Rodney leaves the concert hall visibly upset.


„You do not applaud until the end of each piece (= show your appreciation by clapping your hands)! Some longer pieces may have several movements (= sections) separated by a silent pause. The audience is not supposed to applaud between movements! Applause is reserved for the end of the last movement!”

„Give them a chance, they’ll learn”, Julia tries to calm him down. „Why don’t we check out the store they have here? I heard they have some very interesting CDs”.

„That’s right!” Rodney lets himself be led towards the store. „They have their own Special Editions label (= a company which produces goods for sale). Their outstanding (= superb) CD collections feature live performances (= they include live performances which are an important part of them). They really stand as a unique tribute to this fine orchestra – you can realize how great the orchestra is if you listen to their records.”
Julia is rather impressed – if also a bit amused – by Rodney’s literary manner of speaking. „Do they also sell sheet music?” she asks, hoping to keep him going.

„You mean notes?” Timothy, unaware of her plan, looks at her surprised.

„You should not confuse the two!” Rodney is quick to explain. „A note is a single sound at a particular level, or a written symbol which represents this sound. But sheet music is music in its printed or written form, especially single sheets of paper not formed into a book. Of course you can buy sheet music as paperbacks as well, which costs a bit less, and nowadays, I’m told, you can even download it off the internet, which costs the least…”

„Thank you, Rodney”, say Julia and Timothy in unison.


More contexts for the new words:

  • The mayor paid tribute to the people who had fought the fire. (= to praise someone)
  • Washing instructions should be on the label. (= a piece of paper or other material which gives you information about the object it is fixed to)
  • Newsweek ran a double-page feature on global warming in their last issue. (= a special article in a newspaper or magazine, or a part of a television or radio broadcast, that deals with a particular subject)




Write words and expressions next to their definitions.


  1. ……………………………….. = to clap your hands
  2. ……………………………….. = superb
  3. ……………………………….. = music in its printed form
  4. ……………………………….. = sections
  5. ……………………………….. = to include
  6. ……………………………….. = a single sound




Complete the missing letters in the words.

Then decide which of these are the most important in a good concert. Rank the factors in order of importance.


  1. being able to hear every n _ _ _ clearly
  2. an o _ _ s _ _ _ _ _ _ _ performance of the orchestra
  3. lots of _ pp _ _ _ _ _
  4. being able to buy s _ _ _ _ music later on
  5. pieces with short m _ v _ _ _ _ _ _, so that the concert finishes quickly
  6. a u _ _ q _ _ location where the concert is held





In the text we have the sentence:

„You can buy sheet music as paperbacks, which costs a bit less, and you can even download it off the internet, which costs the least.”

The forms of the adjective LITTLE, which are LESS and THE LEAST. This adjective has two basic meanings, similar to „small” and to „young”. In both of these cases, it is more natural to use forms of these equivalents:

My bag is very little, but Eva’s bag is even smaller.
My baby brother is really little, but our cousin Lilly is younger than him – she is only two weeks old!

„Little” can also be used as a determiner which means „not much / not enough”. That’s where the forms of LESS and THE LEAST are mostly used:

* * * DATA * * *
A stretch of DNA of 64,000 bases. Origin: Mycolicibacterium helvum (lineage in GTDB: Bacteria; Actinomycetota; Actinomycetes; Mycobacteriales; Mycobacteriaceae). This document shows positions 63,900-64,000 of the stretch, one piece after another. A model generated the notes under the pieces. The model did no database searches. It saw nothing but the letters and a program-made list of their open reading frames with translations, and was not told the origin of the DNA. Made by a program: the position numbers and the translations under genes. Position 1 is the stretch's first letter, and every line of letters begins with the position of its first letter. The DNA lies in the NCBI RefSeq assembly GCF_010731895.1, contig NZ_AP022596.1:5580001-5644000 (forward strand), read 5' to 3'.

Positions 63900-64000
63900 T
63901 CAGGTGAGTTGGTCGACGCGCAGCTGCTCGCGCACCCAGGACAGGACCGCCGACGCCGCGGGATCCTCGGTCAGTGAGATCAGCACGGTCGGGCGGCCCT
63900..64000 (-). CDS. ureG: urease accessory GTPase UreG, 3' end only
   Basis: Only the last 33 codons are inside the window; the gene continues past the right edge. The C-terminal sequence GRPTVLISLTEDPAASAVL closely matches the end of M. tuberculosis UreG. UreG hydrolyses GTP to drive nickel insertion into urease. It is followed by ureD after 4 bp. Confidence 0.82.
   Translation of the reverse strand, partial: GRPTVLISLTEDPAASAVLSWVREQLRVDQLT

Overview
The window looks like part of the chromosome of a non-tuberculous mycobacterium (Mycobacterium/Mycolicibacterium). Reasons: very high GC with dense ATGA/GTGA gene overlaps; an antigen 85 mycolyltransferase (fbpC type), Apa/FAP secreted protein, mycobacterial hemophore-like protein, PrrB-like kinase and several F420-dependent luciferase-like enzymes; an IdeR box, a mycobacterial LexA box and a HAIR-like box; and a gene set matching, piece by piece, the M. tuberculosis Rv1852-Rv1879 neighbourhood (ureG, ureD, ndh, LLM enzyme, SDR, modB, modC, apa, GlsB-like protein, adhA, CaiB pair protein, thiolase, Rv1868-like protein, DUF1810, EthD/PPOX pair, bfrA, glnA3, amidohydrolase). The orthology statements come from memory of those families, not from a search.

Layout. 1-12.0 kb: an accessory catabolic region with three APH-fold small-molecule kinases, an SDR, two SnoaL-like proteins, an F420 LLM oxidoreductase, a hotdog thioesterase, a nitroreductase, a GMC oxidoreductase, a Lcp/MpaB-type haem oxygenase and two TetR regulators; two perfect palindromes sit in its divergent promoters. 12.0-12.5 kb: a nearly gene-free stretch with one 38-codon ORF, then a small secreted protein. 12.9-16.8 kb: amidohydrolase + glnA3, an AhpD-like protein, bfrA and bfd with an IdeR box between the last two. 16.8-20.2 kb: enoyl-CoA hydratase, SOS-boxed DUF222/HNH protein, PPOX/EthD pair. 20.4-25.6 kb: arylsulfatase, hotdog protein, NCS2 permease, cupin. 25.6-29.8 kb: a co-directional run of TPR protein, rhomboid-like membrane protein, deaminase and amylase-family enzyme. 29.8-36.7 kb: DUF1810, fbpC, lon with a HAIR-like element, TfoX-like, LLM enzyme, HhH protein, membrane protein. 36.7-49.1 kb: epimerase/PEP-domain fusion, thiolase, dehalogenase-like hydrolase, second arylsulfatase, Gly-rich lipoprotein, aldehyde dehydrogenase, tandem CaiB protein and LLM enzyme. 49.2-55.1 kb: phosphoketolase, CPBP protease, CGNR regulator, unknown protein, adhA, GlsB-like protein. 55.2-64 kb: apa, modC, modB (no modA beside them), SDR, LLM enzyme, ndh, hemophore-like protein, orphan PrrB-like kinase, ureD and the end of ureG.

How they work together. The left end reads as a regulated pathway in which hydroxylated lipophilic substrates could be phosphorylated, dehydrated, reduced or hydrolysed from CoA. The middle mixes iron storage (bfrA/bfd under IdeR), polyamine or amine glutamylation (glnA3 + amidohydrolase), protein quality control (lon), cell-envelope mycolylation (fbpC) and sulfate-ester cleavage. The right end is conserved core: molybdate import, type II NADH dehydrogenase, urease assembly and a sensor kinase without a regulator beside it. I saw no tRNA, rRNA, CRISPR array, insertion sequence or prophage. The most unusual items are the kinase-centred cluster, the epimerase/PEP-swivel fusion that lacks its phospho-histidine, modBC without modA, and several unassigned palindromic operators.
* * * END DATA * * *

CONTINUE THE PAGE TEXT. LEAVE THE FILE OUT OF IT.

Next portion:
Me and my family have little money, but our neighbours seem to have even less.
Darren has the least self-confidence out of his entire class.





A/ I have the weekend off. We can go to the opera!

B/ Really? That’s MUSIC TO MY EARS!


When something is music to your ears, you are very pleased to hear it.






  1. When you LISTEN IN (on something), you secretly listen to what someone says.

Rebecca was listening in on our conversation.

I wish Mum would stop listening in on my telephone conversations.



  1. When you LISTEN OUT FOR something, you listen carefully to try and hear a sound.

She was listening out for their footsteps.

Would you listen out for the phone while I’m in the shower?




Complete the mini-story by putting one word into each gap.


James spent the whole day waiting for a phone call from his girlfriend, Kate. All the time he was listening out (1)………………….. the phone – but it refused to ring. When he almost gave up and decided to go to bed, he heard someone talking in the garden. He started listening (2)………………….. on the conversation, and soon he realized that it was Kate and her best friend coming to visit him. Kate was telling her friend that she had missed James so much that she just had to come instead of phoning. It was music to James’ (3)…………………..!








After the spectacular success of Evelyn Glennie, the deaf drummer, now came the time for a whole band of deaf musicians. The Deaferados, as they have dubbed themselves, are – perhaps surprisingly – a heavy metal band, and have all been deaf since birth. When asked (via a sign language interpreter) how they were able to play their music so well, they replied that they can just feel the musical vibrations with their whole bodies. And what do their fans think? Here are a few opinions:

“These dudes are awesome!”

“They’re amazing!”

“Are they really deaf? You’ve got to be kidding me!”

The band is scheduled to give a concert in Poznań in March, so don’t miss it!



deaf – unable to hear

dubbed – named

sign language – the language used by deaf people, involving mainly the use of hands

dudes – guys

awesome – great

scheduled – planned


download lesson (pdf)





  1. to applaud
  2. outstanding
  3. sheet music
  4. movements
  5. to feature
  6. a note



  1. note
  2. outstanding
  3. applause
  4. sheet
  5. movements
  6. unique



  1. for
  2. in
  3. ears